Considering the results from the two statistical studies above, it is seen that a firm should analyse their business structure in detail before embarking on ERP implementation projects as it is a long and complex process with high costs and returns are definitely not guaranteed.
It is interesting to note that in the results distribution reported in the study there was an exceptionally high number of firms that had achieved returns greater than 100%. Even though the overall study result did not show a significant improvement caused by ERP implementation, in these exceptional 20 companies out of the sample size of 186 the effects have been tremendous. Further research could thus be done on these companies to perhaps discover the reason for this trend. The reason could be a more efficient implementation process or a more suitable business environment for ERP systems, any result from such a study would be potentially useful in the study of successful ERP system implementations. Conversely, the firms that have been identified as having very negative returns on their investment in the study could be looked at to determine possible reasons for the failure in implementing the ERP system.
However, a significant limitation of this study would be the fact that financial performance of a company can be affected by many factors and that it is uncertain whether all or even most of it can be attributed to the implementation of an ERP system. Therefore, a specialised evaluation system to determine the success of ERP implementation would be useful. The following is a review of such an effort in developing an evaluation system.
In their paper, Wu and Wang (2006) asserted that the end user satisfaction is a good surrogate measure of ERP implementation success with support from previous research. However, Wu and Wang (2006) felt that measures of user satisfaction developed for the conventional data procession environment was not fully appropriate for the different ERP context and thus set out to propose a separate instrument for the purpose.
In the process of developing their instrument, Wu and Wang (2006) generated a list of items that were of importance in evaluating the satisfaction of users from reviewing previous research papers. The three main areas were found to be the evaluation of the ERP system product itself, the evaluation of user knowledge and involvement in the system and lastly the evaluation of the ERP project team and their service. Many checks were employed in the research to confirm the importance of each item used in the instrument. These included a pilot study and a few mathematical analyses.
All tests for validity and reliability of the instrument were eventually passed and that confirms the potential of it as a useful tool in evaluating ERP implementation success. Wu and Wang (2006) concluded that the three main factors surveyed in the instrument are mutually reinforcing elements of end user satisfaction of the ERP system and should be viewed as a whole instead of separately. The paper also brings up an advantage of using the proposed instrument – user satisfaction measure is considered as a non-threatening mean of evaluating ERP success when compared with measures such as personal performance measurements and would thus be more easily accepted.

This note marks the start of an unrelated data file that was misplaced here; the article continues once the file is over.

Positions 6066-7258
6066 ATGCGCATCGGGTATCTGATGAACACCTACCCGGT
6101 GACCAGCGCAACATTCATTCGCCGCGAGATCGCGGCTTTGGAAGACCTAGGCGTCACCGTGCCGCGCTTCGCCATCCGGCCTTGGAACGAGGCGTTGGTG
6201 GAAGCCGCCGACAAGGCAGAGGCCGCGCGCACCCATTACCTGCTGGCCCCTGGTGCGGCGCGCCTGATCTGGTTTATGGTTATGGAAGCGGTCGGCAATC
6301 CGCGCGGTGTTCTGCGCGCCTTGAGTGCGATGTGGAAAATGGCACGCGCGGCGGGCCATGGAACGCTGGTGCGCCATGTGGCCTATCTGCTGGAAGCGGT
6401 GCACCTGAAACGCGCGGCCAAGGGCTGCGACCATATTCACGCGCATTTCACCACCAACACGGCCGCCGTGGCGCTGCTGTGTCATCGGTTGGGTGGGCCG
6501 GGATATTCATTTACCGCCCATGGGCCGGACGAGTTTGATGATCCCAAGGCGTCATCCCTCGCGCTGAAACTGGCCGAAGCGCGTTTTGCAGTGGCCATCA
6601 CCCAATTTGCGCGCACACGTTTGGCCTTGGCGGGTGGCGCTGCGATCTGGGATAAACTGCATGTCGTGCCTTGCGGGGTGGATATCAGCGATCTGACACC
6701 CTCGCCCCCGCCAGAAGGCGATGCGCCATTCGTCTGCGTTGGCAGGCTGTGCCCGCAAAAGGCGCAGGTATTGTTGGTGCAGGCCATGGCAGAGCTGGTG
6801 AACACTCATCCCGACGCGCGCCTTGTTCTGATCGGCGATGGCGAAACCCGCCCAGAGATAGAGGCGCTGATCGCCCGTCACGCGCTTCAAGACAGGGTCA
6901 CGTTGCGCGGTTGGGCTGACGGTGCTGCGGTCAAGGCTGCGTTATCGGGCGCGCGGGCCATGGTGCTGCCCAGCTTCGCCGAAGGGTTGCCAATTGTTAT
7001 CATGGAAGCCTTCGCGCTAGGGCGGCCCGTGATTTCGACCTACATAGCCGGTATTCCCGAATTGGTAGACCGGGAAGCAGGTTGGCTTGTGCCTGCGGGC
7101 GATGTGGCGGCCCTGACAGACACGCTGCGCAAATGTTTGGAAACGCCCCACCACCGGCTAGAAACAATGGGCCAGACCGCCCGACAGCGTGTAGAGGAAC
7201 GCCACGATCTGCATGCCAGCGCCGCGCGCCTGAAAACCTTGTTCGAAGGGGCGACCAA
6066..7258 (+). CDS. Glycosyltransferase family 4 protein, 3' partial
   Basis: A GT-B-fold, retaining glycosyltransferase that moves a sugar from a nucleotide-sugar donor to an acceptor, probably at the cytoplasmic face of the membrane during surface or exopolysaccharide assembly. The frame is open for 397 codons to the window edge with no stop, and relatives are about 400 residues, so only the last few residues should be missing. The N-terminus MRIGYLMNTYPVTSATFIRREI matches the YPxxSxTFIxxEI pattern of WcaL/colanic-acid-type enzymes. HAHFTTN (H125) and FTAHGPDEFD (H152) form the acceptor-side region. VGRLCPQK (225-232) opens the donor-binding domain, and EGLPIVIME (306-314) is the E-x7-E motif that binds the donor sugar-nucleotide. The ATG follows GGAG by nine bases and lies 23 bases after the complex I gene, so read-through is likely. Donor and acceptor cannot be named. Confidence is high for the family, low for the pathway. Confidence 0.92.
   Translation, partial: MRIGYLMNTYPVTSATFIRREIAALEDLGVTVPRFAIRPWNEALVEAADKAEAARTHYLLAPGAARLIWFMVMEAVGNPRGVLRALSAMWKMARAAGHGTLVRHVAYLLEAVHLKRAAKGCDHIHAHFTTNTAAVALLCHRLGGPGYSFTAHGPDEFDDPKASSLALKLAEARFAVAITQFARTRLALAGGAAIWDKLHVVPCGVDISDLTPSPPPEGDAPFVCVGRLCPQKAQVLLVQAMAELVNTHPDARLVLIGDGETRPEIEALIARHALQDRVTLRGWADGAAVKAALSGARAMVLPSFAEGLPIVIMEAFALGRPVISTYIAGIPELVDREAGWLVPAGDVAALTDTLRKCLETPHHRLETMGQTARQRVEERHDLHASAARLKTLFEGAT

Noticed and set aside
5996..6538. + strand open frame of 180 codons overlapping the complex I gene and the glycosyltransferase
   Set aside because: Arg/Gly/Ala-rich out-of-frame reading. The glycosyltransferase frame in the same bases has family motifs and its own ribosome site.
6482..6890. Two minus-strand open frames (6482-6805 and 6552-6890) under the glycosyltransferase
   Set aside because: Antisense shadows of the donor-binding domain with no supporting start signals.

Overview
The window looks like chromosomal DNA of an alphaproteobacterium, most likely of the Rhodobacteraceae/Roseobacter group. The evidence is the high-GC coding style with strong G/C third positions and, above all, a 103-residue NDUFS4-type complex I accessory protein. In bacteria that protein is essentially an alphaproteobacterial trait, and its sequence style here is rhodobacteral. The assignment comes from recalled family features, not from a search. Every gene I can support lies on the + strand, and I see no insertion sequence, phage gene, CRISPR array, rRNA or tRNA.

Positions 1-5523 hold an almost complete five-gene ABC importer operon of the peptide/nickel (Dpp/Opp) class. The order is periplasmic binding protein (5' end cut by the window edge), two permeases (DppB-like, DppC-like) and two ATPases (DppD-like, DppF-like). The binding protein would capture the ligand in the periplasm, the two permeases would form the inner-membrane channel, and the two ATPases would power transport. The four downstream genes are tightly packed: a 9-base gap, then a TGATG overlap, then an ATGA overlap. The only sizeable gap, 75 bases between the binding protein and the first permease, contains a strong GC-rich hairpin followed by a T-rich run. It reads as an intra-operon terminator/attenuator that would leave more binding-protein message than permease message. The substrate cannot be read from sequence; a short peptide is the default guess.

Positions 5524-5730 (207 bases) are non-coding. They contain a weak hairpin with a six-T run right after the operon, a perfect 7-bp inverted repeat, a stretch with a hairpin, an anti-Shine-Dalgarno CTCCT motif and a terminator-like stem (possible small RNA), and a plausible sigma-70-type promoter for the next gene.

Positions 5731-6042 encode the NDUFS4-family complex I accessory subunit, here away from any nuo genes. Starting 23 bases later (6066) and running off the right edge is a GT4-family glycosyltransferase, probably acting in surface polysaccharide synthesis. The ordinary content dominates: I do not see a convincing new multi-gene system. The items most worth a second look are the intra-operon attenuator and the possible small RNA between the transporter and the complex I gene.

Limitations that are reported in this study include the fact that the research was done in Taiwan and thus may be inaccurate or less relevant in other regions. Thus, further standardisation across regions in the industry regarding the evaluation of effectiveness in ERP implementation could possibly arise from this research. Wu and Wang (2006) also acknowledged that having satisfied users is only one indication of a successful ERP system and that views from various stakeholders from higher management would be required as well. This instrument could thus be viewed as complementary to the research methods employed by Stratman (2007). By including both the opinions of the ultimate end users and also the views of managerial respondents in a firm, a better in depth evaluation of the effectiveness of an ERP implementation can be gained.
In conclusion, recent developments have caused a large increase in the adoption of ERP systems (Jacobs and Weston Jr., 2007) and thus attention on its profitability has increased as well (Wu and Wang, 2006). Opinions are still varied on the benefits of implementing ERP systems (Stratman, 2007) but most research points to the investment as being at least marginally beneficial (Hendricks et al., 2007). Methods of evaluating the success of ERP systems are also being developed and it is widely agreed that multiple data sources and perspectives drawn from different levels in a firm will have to be taken into account for an accurate analysis (Stratman, 2007; Wu and Wang, 2006).
Term Paper Conclusion
In pursuing the completion of this term paper project I have acquired a set of skills that would undoubtedly be useful in the years ahead. These include the experience gained in searching for, speed reading through, and referencing journal articles.
Some problems met include the highly technical nature of the journal articles. They become hard to understand especially when complex mathematical theories are used. However, the introduction and conclusion found in the articles usually provide a rough idea of what the processes are trying to achieve.
Whilst trying to decide on a topic for the paper, the amount of reading done on various other topics have opened my eyes to a whole world of resources beyond textbooks, lecture slides and the internet. There are already materials I have stumbled upon that are relevant in other modules. The currency of the information available is also of much interest, textbooks are reviewed only once in a long while and fail to reflect the constant additions and changes experienced in the industry today. The project has been a positive experience overall and I appreciate the chance given to do independent exploration of the operations management topics.
Hendricks, K. B., Singhal, V. R., & Stratman, J. K. (2007). The impact of enterprise systems on corporate performance: A study of ERP, SCM, and CRM system implementations. Journal of Operations Management, 25, 65-82.
Jacobs, R. F., & Weston Jr., F. C. (2007). Enterprise resource planning (ERP)—A brief history. Journal of Operations Management, 25, 357-363.
Mabert, V. A. (2007). The early road to material requirements planning. Journal of Operations Management, 25, 346-356.
Stratman, J. K. (2007). Realizing Benefits from Enterprise Resource Planning: Does Strategic Focus Matter? Production and Operations Management, 16(2), 203-216.
Wu, J. H., & Wang, Y. M. (2006). Measuring ERP success: the ultimate users’ view. International Journal of Operations & Production Management, 26(8), 882-903.